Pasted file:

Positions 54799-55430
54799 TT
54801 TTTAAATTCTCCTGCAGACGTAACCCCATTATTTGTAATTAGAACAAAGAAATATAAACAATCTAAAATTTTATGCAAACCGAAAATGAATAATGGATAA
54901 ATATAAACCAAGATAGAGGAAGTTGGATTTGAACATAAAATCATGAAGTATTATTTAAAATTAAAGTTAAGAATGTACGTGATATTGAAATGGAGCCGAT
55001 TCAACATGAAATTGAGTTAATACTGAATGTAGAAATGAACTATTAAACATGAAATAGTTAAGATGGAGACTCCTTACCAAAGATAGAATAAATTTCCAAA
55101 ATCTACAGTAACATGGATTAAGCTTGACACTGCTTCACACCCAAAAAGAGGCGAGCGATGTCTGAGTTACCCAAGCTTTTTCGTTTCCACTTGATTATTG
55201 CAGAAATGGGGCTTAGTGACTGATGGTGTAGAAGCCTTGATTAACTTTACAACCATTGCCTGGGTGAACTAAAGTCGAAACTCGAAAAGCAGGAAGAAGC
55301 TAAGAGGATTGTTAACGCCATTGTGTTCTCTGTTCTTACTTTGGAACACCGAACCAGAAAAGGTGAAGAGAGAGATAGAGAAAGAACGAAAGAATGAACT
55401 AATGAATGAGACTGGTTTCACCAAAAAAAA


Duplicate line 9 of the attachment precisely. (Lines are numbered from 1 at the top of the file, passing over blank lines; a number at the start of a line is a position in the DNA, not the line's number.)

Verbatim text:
55401 AATGAATGAGACTGGTTTCACCAAAAAAAA